The team is wholeheartedly convinced that Impact starts with people, empowerment is a result of involvement, and inspiration is the fruit of our deeds. This initiative is one of the first to be launched in the Arab region, which aspires to reach more targets and create regional coordination bureaus in North Africa and the Middle East, to allow exchange of best practices through fellowship programs, SDG Academies, Youth councils and common research.

All this, inspired still by the reason why it all started: advocacy for Moroccan youth’s implication in decision making through the creation of local and global partnerships.

Who is behind this?

The Sustainable Development’s Youth Association, Morocco

“Home” the movie

There is no way you know first hand stories from refugees and you remain doing nothing

There is no way you can know first-hand stories of refugees and keep doing nothing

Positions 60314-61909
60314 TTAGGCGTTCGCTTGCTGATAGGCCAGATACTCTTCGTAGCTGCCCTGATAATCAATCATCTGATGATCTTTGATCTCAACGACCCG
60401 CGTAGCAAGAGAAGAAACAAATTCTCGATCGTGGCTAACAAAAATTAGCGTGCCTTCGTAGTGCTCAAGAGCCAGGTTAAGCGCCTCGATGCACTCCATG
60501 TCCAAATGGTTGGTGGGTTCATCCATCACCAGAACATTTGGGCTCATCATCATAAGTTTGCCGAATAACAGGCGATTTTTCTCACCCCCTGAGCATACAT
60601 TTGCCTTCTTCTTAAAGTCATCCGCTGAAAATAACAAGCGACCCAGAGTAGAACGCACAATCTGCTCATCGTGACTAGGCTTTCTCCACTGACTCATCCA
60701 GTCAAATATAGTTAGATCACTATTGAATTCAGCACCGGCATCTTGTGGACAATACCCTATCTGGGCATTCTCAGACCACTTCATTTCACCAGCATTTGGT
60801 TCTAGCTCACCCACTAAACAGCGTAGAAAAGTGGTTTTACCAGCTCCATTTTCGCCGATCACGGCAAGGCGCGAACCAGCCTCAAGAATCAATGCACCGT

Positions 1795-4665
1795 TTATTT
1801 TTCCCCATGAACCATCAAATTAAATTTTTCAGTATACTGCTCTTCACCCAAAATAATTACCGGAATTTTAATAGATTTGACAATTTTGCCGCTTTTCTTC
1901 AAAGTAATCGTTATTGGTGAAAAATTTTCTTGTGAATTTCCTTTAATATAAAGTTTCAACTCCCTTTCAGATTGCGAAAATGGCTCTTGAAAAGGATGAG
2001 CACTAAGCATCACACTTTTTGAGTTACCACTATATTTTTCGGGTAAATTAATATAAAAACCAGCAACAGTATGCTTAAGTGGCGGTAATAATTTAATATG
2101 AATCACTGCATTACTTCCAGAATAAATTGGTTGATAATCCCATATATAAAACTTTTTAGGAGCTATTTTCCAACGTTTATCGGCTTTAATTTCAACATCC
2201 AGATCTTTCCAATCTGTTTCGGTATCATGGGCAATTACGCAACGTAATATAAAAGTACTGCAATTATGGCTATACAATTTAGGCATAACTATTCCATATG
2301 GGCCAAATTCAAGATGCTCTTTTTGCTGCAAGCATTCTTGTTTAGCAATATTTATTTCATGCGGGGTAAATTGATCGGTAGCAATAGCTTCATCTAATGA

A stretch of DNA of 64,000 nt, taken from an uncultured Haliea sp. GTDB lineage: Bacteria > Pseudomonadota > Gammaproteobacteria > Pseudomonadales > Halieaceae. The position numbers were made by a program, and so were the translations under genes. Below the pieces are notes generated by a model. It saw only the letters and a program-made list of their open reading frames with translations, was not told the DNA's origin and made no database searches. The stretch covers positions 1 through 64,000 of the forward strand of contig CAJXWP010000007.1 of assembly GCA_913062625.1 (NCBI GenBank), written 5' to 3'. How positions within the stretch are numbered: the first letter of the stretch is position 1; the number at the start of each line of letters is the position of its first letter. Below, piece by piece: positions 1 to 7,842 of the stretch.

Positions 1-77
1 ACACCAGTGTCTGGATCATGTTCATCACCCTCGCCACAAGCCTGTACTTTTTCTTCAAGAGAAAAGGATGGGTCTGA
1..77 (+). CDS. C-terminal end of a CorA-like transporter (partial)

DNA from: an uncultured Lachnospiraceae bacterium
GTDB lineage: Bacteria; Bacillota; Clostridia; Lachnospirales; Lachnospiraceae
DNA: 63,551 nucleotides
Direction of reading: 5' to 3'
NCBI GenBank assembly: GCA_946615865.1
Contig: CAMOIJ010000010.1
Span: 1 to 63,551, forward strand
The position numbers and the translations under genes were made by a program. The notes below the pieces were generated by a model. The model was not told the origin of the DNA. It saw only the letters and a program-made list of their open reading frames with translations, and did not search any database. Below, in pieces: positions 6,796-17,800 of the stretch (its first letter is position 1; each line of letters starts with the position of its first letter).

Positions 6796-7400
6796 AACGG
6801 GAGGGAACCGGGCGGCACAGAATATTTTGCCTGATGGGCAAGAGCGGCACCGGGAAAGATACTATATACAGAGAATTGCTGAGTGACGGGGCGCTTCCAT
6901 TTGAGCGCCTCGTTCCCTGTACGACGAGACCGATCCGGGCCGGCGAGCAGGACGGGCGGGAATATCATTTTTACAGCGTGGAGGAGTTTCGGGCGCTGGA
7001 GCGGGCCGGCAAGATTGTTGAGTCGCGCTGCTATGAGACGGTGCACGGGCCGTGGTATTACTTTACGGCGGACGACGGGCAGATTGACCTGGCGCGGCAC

Director Daniel Mulloy said: “My partner’s own experience as a refugee, the most personal to me, combined with the thought of the young family I had met, almost a year earlier guided ‘HOME’ at every stage.” With the project “HOME” the team was sending two different messages: A humanitarian message – to serve as a global call to all governments and societies to tackle the current migration and refugee crisis from a humanitarian perspective- and a development message – to showcase Kosovo as a place with talent, capacity and many young professionals who crave a platform or opportunity to produce wonderful  cinematic art, and thus make Kosovo an attractive place for the film industry.